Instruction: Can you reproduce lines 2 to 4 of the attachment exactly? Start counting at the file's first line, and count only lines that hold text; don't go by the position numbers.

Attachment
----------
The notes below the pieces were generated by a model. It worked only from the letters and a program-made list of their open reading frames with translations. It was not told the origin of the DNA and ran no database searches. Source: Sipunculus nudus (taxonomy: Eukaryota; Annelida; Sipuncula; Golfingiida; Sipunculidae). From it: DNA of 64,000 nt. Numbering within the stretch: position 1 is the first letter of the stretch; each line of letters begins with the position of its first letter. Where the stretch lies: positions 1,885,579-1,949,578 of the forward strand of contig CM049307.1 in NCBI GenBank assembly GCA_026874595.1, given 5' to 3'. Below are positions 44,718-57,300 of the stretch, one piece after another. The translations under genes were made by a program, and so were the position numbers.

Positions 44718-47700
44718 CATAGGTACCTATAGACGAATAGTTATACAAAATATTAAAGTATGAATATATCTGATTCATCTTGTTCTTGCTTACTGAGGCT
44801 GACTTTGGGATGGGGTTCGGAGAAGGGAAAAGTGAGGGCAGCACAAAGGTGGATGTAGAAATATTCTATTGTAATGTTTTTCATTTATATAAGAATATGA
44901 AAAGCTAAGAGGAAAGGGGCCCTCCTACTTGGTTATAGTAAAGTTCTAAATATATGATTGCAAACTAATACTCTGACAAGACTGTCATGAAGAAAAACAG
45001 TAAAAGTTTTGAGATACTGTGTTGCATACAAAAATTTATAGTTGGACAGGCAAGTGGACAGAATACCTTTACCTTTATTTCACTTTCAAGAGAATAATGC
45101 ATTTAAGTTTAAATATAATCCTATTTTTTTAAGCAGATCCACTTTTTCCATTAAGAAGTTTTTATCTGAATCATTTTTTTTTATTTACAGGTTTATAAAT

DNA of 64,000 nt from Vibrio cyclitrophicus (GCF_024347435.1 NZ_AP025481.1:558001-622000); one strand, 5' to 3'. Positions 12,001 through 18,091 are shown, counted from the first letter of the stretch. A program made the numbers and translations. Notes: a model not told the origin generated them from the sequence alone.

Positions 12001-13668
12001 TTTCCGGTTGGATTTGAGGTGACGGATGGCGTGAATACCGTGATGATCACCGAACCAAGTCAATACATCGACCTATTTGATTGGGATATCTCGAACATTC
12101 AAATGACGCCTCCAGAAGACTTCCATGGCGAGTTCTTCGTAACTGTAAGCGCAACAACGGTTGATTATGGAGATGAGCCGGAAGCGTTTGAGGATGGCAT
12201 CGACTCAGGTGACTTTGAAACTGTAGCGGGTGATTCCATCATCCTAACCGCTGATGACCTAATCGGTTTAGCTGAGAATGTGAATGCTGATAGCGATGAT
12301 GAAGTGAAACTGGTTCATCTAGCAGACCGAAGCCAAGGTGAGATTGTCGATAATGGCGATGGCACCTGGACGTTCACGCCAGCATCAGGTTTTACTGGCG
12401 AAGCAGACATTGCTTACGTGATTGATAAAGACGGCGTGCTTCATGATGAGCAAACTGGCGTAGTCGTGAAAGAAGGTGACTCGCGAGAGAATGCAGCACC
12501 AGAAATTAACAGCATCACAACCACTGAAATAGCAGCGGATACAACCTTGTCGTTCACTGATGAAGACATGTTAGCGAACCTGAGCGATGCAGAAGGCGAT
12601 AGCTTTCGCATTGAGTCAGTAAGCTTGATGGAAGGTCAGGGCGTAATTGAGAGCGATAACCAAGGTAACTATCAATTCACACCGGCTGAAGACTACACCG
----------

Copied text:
Positions 44718-47700
44718 CATAGGTACCTATAGACGAATAGTTATACAAAATATTAAAGTATGAATATATCTGATTCATCTTGTTCTTGCTTACTGAGGCT
44801 GACTTTGGGATGGGGTTCGGAGAAGGGAAAAGTGAGGGCAGCACAAAGGTGGATGTAGAAATATTCTATTGTAATGTTTTTCATTTATATAAGAATATGA